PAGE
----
The Seattle Times Web Edition: 50 Years from Trinity


IMAGE: A gloved hand reaches into the cluttered, steaming chamber.
At the Plutonium Finishing Plant at Hanford, wastes are heated to 1,000 degrees Celsius in this chamber to remove moisture, eliminate explosive gases and reduce volume.

WHEN THE COLD WAR ENDED, America's nuclear-warhead-production system shut down so rapidly that weapons-grade isotopes were left stranded, so to speak, on the assembly line.
   The United States had produced 100 finished tons of plutonium from which to fashion warheads. Fifty-three of those tons were made at Hanford. Another 26 tons were in intermediate steps before weapons fabrication.
   Dealing with these leftovers has become one of the top cleanup priorities at Hanford Site in Eastern Washington. The Seattle Times recently got a rare peek at the plutonium-storage vaults there, encased in a windowless concrete building and locked behind 5,000-pound doors.
   Hanford's Plutonium Finishing Plant is the factory where liquid-nitrate solutions of plutonium from the nuclear reservation's Purex Plant were turned into palm-sized silvery "buttons" that could be machined into warheads.
   Each button cost $2.8 million to produce, and the laborious process of going from liquid to solid metal took about two weeks. Technicians used soft gold drills to probe button interiors, testing for quality.
   "This is probably the most secure place in all of Hanford," manager Rick Redekopp said as we laboriously "suited up" to enter the finishing plant. The plutonium was manufactured on a conveyer belt shielded by metal and glass and accessed by "glove boxes," or windows fitted with shielded gloves through which workers could purify the metal.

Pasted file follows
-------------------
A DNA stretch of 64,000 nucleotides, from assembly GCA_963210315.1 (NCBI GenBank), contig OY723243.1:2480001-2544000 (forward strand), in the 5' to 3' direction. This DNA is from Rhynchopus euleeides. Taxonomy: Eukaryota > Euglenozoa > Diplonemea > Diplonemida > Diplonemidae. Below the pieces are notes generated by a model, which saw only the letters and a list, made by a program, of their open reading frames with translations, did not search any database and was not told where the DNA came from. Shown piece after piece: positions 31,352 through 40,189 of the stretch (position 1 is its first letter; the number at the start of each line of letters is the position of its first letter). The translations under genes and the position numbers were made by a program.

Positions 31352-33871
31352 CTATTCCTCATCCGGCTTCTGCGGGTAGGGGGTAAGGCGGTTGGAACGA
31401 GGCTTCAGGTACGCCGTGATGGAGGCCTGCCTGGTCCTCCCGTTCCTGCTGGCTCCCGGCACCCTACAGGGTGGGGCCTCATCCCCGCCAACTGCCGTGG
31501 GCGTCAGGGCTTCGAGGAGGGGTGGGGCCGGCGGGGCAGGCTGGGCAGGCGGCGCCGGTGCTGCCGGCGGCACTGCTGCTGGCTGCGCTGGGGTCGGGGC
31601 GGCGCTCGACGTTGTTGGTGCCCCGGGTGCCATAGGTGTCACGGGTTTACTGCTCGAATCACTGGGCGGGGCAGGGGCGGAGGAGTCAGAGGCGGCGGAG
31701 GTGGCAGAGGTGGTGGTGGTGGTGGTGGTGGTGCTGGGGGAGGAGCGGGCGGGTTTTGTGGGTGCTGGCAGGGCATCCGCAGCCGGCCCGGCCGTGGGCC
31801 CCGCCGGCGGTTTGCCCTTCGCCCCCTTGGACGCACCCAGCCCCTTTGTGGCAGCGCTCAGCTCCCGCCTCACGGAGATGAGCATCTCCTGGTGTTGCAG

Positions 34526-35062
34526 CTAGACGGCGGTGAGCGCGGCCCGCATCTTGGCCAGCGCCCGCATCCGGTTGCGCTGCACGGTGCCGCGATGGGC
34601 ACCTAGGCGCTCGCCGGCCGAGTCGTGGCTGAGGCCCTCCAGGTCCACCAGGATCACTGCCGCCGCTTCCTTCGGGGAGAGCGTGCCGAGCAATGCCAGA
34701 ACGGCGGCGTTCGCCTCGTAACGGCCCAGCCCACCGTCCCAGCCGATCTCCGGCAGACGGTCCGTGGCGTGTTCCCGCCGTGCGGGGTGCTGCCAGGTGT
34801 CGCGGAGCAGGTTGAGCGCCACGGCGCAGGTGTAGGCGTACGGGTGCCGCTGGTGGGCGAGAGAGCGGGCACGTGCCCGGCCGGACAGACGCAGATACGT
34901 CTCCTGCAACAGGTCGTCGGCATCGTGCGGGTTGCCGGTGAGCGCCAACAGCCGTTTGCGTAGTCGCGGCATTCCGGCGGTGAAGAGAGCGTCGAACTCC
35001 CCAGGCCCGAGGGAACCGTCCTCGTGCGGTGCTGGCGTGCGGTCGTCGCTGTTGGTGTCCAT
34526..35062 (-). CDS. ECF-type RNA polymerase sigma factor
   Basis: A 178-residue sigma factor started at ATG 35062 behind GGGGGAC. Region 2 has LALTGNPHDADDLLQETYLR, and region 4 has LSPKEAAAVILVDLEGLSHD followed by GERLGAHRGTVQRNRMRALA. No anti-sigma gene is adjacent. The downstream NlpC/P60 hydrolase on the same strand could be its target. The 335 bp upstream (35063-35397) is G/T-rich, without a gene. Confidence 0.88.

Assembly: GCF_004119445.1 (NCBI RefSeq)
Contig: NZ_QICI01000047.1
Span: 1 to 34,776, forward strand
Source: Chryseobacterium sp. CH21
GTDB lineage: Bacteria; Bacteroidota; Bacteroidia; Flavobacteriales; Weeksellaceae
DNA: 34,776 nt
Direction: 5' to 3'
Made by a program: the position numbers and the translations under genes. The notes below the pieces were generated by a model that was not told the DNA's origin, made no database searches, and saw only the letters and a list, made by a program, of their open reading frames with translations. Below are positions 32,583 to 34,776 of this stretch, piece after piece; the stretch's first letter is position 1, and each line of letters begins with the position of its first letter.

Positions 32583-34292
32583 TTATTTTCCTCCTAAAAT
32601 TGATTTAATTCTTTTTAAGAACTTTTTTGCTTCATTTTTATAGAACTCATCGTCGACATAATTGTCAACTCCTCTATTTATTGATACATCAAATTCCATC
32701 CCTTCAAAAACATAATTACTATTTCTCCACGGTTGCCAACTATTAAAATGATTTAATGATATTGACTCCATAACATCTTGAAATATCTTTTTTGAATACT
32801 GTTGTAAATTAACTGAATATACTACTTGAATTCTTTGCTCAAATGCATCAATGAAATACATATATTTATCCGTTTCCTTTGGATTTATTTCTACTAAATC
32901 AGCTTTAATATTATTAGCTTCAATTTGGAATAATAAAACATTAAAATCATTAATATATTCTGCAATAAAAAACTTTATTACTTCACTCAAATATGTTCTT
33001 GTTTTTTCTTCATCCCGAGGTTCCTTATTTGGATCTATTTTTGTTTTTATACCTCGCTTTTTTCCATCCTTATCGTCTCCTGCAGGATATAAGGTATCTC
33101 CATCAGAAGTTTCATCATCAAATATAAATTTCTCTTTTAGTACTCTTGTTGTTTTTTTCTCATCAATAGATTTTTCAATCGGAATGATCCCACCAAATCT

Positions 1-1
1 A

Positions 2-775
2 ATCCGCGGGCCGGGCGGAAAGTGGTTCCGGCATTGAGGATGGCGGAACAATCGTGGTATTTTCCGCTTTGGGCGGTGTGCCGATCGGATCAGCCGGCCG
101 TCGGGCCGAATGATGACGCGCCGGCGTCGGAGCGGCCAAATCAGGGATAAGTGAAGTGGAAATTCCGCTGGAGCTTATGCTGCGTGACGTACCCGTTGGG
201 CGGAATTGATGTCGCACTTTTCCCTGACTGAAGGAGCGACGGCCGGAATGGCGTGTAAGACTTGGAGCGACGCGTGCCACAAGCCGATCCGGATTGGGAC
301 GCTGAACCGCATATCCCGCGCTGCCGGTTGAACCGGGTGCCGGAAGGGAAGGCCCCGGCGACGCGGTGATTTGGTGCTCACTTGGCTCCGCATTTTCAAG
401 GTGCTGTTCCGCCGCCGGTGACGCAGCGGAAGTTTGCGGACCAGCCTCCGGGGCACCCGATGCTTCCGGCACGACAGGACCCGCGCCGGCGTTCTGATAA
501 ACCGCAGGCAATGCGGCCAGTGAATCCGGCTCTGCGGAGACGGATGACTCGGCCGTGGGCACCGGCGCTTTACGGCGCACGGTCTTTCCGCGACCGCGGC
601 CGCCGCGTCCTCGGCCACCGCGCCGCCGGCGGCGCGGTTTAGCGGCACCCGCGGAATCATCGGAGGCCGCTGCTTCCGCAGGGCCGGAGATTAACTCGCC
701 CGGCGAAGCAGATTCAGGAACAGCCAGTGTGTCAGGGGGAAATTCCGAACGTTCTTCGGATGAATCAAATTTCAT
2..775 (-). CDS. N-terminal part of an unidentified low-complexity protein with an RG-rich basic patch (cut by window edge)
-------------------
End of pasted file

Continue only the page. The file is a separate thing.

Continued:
IMAGE: Plutonium in a Radio Flyer wagon    Abrupt shutdown left a residue of plutonium and chemicals along the gritty conveyer line. Now workers are carefully scraping off the gunk, heating it in small ovens to 1,000 degrees Celsius to burn off potentially explosive gases and reduce its volume, and then packing it in lead-lined cans, one inside another inside another. They look like large food cans.
   If all this waste were stacked together, the concentrated radioactivity could spark a chain reaction and a fire or meltdown. Accordingly, the cans are taken to the plutonium storage vault and stored inside lockers, each can on its own bracket to keep it from coming into contact with the others.
   They will remain at Hanford for the foreseeable future. While the plutonium will persist for tens of thousands of years, no decision has been made about its long-term fate. It could be turned into glass and buried, or refabricated into reactor fuel.
   The storage vault is monitored by the International Atomic Energy Agency, the same United Nations body that polices Iraq. "We can't move it without them knowing about it," Redekopp said.
   Caution about radiation soars as one nears the plutonium vault. One passes several checkpoints, is escorted by an armed guard, and is offered a lead vest plus two electronic radiation dosimeters, another called a "pencil," and three radiation badges.
   Terrorists could not use the unrefined plutonium powder salvaged from the assembly line to make a bomb. But it would represent an enormous shortcut for a country trying to fabricate bomb-quality material. It could also be used to salt a conventional explosive that would spew radioactive dust across a city.
   Plutonium was not the only radioactive material stranded when weapons production ended. Next to the abandoned K reactors (new reactor sites were designated with letters of the alphabet), which were used to make plutonium from uranium fuel rods, water storage basins hold 300 tons of weapons-grade fuel and 1,800 tons of ordinary reactor fuel.
   New doors to prevent the 40-year-old pools from breaching in an earthquake have been installed. Meanwhile, plans are being completed to move this mess to dry storage, where it is less likely to contaminate the environment.

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